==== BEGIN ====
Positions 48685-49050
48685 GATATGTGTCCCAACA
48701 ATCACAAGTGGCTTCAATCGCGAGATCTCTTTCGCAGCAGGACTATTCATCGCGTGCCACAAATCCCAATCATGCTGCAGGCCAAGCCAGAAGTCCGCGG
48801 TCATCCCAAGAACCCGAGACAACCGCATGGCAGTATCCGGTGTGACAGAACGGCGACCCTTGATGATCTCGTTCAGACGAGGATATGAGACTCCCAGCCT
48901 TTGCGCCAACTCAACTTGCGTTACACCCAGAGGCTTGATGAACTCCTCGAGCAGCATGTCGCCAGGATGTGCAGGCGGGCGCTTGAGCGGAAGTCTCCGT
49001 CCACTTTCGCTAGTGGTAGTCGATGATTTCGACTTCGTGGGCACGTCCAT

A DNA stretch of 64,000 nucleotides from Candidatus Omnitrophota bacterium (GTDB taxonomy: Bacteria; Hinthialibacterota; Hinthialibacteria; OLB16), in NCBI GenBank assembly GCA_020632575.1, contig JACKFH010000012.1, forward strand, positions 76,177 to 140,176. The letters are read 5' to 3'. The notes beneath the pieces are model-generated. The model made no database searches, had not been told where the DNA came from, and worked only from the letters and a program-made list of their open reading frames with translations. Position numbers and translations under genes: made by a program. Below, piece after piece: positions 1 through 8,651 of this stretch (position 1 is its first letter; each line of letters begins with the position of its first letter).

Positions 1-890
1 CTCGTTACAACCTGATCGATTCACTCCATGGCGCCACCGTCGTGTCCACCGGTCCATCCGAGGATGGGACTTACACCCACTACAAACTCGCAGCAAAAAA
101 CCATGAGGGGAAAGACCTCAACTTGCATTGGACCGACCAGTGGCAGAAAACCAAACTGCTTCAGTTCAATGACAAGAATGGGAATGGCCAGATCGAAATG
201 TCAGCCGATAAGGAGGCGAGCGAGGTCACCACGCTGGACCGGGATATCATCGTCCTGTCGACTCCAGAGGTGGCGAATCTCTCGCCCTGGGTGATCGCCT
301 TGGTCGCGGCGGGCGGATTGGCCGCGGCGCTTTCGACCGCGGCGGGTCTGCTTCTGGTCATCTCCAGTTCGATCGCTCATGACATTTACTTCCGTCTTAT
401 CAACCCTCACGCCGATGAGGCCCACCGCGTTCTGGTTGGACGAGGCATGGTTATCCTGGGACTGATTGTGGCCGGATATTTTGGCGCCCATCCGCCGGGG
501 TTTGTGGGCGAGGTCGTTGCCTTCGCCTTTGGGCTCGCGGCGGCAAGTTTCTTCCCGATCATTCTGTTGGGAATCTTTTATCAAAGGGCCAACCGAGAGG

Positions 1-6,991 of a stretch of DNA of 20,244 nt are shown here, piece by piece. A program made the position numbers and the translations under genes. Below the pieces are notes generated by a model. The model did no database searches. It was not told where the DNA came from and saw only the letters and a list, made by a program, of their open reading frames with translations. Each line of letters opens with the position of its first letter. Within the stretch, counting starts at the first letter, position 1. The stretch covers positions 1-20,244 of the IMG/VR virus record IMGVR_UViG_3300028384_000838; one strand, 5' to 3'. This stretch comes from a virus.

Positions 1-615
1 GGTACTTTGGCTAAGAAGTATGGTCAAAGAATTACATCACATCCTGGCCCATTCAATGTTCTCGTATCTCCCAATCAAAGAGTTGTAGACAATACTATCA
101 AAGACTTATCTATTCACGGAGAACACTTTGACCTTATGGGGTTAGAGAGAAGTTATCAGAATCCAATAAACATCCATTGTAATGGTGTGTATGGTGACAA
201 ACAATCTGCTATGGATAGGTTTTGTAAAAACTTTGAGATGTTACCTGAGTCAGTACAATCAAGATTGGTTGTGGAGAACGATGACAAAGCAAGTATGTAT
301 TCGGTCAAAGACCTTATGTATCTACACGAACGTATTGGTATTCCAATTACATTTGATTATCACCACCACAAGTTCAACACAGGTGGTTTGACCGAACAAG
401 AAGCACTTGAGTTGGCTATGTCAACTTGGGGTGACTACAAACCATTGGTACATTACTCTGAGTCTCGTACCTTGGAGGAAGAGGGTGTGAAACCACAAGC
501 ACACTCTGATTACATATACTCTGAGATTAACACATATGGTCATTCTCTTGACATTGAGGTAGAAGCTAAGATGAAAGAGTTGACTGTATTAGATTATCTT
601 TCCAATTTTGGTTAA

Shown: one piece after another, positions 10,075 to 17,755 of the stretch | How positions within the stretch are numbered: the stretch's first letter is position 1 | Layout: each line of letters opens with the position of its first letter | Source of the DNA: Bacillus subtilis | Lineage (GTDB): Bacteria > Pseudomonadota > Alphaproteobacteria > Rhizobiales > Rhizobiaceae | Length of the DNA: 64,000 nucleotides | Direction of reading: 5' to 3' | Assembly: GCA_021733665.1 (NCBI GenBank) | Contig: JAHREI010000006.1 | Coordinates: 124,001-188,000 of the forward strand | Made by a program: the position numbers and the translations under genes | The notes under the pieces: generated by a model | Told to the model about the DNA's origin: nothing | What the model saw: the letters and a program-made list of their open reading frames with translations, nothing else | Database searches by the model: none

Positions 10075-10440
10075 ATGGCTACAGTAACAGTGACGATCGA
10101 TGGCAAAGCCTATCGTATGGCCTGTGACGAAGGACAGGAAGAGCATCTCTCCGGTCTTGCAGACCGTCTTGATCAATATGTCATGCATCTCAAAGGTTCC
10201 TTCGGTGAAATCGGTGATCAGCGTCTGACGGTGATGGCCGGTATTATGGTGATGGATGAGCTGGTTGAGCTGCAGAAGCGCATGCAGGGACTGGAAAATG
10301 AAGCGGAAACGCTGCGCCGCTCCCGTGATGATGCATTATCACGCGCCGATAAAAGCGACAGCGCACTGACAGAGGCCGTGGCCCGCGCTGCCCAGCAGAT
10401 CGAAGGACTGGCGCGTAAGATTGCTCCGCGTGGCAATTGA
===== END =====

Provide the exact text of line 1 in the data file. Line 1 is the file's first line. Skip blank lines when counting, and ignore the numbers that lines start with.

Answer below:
Positions 48685-49050